Among the many fine performances in that latter comedy masterpiece was the terrific Marty Feldman as the witty and pop-eyed hunchback Igor who, as hard as it obviously was considering everyone else brought their A-game, ended up stealing various scenes from his costars. I suppose it's appropriate then not only that we have another kid-friendly offering based on the old Frankenstein tale, but that the supporting characters end up upstaging the title one in "Igor."

A computer-animated comedy from director Tony Leondis and screenwriter Chris McKenna, the film puts several spins on Shelley's venerable tale. The most obvious, of course, is that the focus is on the titular assistant (voiced by John Cusack) who was destined to become an Igor -- and go to Igor school no less to learn that -- simply based on being born with a hunchback.

When his master (John Cleese) meets an early scientific demise, Igor steps up to bat to replace him as an evil scientist, but his creation goes awry. Of course, that shouldn't come as much of a surprise considering his previous inventions -- a suicidal but immortal bunny (Steve Buscemi) and dimwitted brain in a jar (Sean Hayes) -- didn't come out exactly as planned.

And that's where the next twist arrives in the form of a female Frankenstein type monster (Molly Shannon) who not only ends up being sweet rather than evil, but thanks to exposure to an episode of "Inside the Actor's Studio" also becomes an aspiring starlet. Faced with a quickly approaching deadline, Igor tries to turn her evil, all while contending with the champion evil scientist (Eddie Izzard) and his scheming, shape-shifting girlfriend (Jennifer Coolidge).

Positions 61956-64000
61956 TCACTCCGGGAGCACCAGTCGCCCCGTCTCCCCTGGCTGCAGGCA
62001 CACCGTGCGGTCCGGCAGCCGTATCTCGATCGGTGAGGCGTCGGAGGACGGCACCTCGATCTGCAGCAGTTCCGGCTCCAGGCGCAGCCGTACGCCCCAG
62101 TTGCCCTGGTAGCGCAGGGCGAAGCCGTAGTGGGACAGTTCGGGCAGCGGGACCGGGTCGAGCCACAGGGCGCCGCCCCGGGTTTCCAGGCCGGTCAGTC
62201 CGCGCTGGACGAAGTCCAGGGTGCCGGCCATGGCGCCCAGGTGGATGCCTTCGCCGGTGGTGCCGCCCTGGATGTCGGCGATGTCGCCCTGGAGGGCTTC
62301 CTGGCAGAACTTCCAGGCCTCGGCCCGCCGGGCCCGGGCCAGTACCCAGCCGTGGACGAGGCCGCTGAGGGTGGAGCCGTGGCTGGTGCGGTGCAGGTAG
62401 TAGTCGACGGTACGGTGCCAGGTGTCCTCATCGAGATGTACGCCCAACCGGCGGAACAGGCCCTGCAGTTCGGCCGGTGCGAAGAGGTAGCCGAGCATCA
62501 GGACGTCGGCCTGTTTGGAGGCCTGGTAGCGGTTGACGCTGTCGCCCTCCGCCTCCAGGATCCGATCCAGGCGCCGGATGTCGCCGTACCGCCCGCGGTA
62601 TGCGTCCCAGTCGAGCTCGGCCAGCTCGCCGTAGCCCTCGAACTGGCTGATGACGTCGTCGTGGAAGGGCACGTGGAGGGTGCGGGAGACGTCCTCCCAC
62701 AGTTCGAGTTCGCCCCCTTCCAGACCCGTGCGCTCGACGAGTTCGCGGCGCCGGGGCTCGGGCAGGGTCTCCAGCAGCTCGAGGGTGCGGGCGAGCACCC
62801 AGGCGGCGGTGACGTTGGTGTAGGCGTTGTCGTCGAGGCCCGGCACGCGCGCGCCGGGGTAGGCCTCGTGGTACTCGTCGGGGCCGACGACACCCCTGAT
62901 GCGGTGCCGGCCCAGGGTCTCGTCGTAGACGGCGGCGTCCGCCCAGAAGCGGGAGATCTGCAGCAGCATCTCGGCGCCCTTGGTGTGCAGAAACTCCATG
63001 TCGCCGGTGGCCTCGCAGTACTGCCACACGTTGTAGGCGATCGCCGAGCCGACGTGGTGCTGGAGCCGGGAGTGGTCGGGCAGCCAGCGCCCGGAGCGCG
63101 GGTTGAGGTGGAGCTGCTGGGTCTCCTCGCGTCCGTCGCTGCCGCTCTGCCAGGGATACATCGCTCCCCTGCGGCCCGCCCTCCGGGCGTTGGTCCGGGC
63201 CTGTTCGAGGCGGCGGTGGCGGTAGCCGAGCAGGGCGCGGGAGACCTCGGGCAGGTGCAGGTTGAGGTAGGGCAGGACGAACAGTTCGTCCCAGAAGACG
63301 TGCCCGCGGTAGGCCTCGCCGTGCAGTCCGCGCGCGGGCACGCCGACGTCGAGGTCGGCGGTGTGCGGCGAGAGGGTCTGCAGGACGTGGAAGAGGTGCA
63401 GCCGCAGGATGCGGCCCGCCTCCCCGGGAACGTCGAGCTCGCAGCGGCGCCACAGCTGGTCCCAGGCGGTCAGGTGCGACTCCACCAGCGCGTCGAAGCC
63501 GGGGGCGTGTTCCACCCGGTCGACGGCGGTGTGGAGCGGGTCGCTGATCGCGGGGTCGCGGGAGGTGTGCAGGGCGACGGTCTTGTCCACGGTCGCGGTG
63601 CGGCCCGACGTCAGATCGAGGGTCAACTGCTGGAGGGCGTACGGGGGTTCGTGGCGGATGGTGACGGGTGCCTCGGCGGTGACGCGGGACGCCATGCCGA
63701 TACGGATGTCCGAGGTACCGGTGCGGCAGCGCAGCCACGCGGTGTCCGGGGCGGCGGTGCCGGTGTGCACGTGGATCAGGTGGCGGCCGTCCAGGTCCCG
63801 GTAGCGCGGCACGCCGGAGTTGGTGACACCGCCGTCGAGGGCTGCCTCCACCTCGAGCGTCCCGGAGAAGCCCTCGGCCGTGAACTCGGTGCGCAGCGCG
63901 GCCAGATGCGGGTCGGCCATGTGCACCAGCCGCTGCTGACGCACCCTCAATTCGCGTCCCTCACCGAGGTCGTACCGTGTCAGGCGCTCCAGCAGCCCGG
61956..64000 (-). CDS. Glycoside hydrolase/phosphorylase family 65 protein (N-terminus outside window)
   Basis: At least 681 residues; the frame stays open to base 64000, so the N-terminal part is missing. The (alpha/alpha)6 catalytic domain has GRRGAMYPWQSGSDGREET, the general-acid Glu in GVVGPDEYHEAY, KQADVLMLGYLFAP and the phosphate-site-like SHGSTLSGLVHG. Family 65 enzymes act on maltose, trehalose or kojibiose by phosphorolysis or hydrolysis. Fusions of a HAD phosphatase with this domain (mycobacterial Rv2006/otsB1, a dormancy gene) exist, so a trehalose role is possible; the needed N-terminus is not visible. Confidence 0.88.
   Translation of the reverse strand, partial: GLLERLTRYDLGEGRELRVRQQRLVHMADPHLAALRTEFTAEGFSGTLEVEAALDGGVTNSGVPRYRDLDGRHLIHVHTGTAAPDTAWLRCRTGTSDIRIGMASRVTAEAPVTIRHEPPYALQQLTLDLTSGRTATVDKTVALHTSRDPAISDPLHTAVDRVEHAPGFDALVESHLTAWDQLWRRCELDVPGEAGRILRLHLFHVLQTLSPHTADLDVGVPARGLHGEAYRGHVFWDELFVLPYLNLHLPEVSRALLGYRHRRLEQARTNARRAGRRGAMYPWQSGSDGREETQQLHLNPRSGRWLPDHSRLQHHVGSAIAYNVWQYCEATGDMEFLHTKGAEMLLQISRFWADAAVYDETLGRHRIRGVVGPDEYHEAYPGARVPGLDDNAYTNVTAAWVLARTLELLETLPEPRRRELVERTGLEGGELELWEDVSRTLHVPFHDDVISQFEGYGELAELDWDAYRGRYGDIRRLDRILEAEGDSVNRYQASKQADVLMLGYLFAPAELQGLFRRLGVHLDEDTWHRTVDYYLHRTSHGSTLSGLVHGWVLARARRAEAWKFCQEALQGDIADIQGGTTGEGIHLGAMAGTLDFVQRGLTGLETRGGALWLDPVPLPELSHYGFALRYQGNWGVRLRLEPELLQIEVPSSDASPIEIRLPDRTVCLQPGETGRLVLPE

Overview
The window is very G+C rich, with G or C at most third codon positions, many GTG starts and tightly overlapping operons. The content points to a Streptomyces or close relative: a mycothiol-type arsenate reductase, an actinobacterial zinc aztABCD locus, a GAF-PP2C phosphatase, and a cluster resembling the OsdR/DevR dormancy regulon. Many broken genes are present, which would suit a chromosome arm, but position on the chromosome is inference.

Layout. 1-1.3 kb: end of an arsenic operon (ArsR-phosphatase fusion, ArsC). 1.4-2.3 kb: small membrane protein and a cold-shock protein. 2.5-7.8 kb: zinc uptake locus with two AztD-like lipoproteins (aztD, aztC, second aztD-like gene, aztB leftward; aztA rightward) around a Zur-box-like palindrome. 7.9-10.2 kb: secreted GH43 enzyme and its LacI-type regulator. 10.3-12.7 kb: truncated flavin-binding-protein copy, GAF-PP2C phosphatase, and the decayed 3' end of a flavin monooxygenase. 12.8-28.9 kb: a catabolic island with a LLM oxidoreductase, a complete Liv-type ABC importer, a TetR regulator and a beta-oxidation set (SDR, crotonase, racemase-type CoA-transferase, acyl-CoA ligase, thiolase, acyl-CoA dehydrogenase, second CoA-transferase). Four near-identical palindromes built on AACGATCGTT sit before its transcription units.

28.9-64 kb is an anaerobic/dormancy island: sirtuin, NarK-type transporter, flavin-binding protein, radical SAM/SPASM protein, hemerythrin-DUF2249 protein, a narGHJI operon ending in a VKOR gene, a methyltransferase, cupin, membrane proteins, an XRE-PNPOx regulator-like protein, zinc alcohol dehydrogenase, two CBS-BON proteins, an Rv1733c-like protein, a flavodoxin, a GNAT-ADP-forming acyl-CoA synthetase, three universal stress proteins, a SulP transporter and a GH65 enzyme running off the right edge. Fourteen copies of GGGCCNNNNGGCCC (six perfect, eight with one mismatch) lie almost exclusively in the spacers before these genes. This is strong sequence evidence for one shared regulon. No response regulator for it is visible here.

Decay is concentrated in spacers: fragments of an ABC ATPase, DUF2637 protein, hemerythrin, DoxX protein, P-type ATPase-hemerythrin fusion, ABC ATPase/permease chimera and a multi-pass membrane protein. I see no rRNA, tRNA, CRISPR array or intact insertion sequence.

If that sounds fairly busy that's because it is, and the story and action zip along at a brisk pace, as do the many jokes, puns and parody bits. That said, while it's better than the previews make it out to be, and it does have its share of entertaining and amusing moments, it comes off somewhat like a cinematic version of the monster contained within it.

All sorts of material has been thrown into the mix, resulting in a somewhat lumbering experience where some parts work better than others. Some of the visuals seem borrowed/lifted/stolen directly from Tim Burton's "The Nightmare Before Christmas," while other material has something of a twisted Looney Tunes vibe going to it (mainly pertaining to Buscemi's sardonic bunny and his attempts to off himself). Naturally, there's a love story of sorts thrown into the mix, along with over-the-top villains and the requisite personality makeover.

It's certainly not anywhere on the level of Gene Wilder's brilliant parody, but the younger the viewer, the more likely it will entertain, although there's enough present to keep any adults in tow amused enough that it won't be a chore to sit through. While it clearly doesn't deserve the torch and pitchfork treatment, "Igor" could and should have been put together better than it has been here. The film rates as a 5 out of 10.




Reviewed September 13, 2009 / Posted September 19, 2009